During the years of World War II, many ships achieved renown, maybe even everlasting fame for their contribution to the war or what they and their sailors endured as a result of battle. Ships like the USS Indianapolis, USS Arizona, and USS Enterprise (AKA Grey Ghost) and their stories are well known; however, many lesser-known vessels contributed substantially to the war effort.
One of those ships was the USS Wolverine (IX-64), a training aircraft carrier used in the Great Lakes to train as many nearly 20,000 pilots, landing signal officers, and other members of our Naval forces.
The Wolverine began life as the Seeandbee, a luxury steamer cruise ship that shuttled over the lakes from cities like Cleveland to Buffalo. Naval architect Frank designed the steamer for the Cleveland and Buffalo Transit Company, which was based in Cleveland. She was designed with paddle propulsion, which gave her improved maneuvering ability and stability during rough lake weather. The ship also featured a compound inclined steam engine that produced less vibration than other types of steam engines, allowing passengers to enjoy a more restful night’s sleep during the passage.
Construction of the vessel was left to the Detroit Shipbuilding Company. Upon completion the Seeandbee became the largest side-wheel steamer ship of its time. Its initial launch took place on November 9, 1912. In the years that followed, passengers enjoyed crossing the Great Lakes in considerable comfort and elegance aboard the ship, which boasted mahogany surfaces, a decadent promenade deck, a dining room with alcoves and bay windows, and other luxuriant features. The ship included 510 rooms—many of which were outfitted with their own private toilet, a luxury for the era.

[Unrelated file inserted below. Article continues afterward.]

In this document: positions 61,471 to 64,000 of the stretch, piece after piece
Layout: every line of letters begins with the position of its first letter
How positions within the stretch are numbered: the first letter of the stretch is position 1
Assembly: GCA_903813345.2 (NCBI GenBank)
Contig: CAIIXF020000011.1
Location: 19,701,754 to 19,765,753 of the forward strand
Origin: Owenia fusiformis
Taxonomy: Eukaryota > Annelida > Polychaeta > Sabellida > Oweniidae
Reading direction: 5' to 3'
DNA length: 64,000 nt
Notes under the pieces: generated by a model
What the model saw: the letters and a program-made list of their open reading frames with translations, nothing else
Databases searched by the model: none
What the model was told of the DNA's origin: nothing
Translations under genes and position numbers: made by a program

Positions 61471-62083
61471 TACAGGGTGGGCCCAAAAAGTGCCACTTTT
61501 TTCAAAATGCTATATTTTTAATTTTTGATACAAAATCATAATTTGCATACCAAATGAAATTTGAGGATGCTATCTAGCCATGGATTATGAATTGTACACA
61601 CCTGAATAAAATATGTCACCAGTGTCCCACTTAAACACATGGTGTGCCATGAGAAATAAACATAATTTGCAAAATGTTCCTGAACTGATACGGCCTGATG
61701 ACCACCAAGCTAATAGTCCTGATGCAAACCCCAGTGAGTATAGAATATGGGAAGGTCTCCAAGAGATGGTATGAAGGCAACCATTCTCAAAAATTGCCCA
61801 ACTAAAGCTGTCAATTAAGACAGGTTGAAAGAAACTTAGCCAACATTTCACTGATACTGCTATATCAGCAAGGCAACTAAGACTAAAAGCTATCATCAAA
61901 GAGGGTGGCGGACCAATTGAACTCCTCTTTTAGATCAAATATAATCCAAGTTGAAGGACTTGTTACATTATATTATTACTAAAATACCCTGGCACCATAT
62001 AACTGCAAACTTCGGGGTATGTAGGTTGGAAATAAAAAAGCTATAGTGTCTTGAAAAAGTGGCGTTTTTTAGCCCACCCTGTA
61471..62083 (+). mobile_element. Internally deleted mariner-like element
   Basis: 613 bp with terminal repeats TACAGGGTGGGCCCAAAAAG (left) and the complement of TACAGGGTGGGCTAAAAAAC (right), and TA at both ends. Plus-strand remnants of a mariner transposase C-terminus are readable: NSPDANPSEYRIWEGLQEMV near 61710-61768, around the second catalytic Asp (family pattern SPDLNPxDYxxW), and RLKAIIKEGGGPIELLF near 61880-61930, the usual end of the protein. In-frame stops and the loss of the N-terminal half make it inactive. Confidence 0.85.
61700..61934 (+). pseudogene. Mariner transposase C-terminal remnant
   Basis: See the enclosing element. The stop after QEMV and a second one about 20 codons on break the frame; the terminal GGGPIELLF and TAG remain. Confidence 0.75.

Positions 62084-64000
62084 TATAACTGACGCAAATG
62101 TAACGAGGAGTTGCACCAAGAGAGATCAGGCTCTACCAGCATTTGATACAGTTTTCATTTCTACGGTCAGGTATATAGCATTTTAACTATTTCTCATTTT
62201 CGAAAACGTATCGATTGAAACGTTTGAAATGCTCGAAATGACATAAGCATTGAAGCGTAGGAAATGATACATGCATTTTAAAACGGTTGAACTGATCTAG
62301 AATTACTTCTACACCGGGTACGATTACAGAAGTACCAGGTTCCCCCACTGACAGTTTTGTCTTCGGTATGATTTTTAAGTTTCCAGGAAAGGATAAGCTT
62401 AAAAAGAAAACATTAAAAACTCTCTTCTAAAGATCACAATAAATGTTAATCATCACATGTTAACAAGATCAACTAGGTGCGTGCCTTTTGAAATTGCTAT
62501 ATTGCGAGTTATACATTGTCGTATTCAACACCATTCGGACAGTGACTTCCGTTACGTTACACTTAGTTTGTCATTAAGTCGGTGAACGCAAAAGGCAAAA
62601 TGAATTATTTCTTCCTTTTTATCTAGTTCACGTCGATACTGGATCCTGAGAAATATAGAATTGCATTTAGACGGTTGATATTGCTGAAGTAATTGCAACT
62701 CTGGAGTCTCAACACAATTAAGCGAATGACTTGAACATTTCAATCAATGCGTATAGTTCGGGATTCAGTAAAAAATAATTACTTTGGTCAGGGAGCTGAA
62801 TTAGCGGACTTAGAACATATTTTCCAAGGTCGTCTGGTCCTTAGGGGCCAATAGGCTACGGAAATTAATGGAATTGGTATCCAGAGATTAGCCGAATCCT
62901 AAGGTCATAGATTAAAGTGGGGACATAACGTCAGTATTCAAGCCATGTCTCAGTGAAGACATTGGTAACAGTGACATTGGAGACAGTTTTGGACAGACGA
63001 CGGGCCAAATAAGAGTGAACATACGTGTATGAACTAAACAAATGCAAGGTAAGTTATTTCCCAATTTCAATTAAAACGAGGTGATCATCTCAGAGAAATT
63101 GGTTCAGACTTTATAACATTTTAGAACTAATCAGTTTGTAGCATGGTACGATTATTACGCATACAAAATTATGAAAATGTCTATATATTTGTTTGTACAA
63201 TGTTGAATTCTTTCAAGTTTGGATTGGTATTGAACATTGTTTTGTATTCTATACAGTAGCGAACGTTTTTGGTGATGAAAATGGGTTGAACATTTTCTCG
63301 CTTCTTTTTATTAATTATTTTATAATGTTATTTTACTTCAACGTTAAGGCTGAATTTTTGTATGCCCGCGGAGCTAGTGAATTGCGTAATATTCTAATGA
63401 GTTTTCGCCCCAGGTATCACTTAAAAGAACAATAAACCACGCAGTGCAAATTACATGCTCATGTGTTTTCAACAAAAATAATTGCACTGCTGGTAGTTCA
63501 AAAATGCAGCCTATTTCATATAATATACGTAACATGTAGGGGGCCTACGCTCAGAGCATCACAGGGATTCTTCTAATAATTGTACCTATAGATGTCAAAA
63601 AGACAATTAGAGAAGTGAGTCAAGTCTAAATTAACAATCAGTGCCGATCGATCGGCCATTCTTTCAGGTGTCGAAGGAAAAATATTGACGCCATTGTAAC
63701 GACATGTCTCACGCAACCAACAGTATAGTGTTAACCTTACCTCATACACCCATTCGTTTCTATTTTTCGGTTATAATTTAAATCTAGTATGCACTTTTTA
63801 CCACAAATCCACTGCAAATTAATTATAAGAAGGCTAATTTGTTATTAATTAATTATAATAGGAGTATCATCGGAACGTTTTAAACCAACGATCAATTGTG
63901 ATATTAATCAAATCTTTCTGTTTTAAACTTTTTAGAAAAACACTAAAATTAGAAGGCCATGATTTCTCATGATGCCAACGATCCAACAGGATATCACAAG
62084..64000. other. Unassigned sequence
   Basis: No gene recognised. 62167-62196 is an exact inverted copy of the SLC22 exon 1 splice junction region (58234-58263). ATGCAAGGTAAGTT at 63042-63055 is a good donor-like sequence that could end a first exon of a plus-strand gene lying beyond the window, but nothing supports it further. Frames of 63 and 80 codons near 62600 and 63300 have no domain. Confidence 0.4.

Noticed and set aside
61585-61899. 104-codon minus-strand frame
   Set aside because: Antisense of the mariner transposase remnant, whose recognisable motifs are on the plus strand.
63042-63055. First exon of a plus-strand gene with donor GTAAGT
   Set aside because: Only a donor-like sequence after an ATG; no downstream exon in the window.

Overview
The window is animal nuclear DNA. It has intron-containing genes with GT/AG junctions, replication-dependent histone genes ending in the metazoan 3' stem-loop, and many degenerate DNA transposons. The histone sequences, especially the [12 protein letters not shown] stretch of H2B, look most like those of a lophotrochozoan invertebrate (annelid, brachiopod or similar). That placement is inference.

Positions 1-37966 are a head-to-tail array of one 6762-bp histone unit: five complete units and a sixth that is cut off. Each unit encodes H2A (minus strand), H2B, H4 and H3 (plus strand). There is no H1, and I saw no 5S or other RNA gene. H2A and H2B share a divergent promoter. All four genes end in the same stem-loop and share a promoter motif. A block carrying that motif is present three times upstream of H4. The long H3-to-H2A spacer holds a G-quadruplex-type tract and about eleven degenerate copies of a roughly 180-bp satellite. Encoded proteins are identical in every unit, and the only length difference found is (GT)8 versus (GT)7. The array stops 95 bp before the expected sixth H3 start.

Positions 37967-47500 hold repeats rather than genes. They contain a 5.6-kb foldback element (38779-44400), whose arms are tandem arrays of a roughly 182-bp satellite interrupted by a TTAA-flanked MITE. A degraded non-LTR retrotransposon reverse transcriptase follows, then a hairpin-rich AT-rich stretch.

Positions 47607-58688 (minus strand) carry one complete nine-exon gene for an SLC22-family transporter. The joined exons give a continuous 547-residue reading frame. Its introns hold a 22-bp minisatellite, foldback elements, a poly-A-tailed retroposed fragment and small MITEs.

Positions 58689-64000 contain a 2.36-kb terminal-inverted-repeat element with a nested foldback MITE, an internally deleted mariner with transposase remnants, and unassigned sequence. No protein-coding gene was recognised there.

By 1938, heavy losses forced the Cleveland and Buffalo (C & B) Transit Company to sell Seeandbee. The C&B Transit Company of Chicago acquired the ship, using it for short trips and lake excursions. After the Japanese bombed Pearl Harbor, the Navy fast-tracked the conversion of lake steamers and purchased the Seeandbee for $756,500. Converting such ships would save the Navy from having to build training vessels from scratch.
After the Navy acquired the ship, they removed its existing superstructure and refashioned the vessel into a freshwater aircraft carrier. On August 12, 1942, Seeandbee was renamed Wolverine and began her new career in the United States Navy, supporting the advanced training of American aviators in carrier take-offs and landings. Shorter and closer to the water than other contemporary combat carriers challenged green fliers, but the challenge would prove immensely helpful in the high-quality training of naval aviators.
Wolverine was decommissioned in 1945 and was sold for scrap in 1947. Soon after, the Department of Justice filed a case against the C&B Transit Company, having determined that the company inflated the cost of the ship, and that its actual value was along the lines of $275,000. The company’s president, while neither admitting guilt or disputing the charge was fined and the company’s stockholders were required to return $275,000 to the government along with capital gains taxes.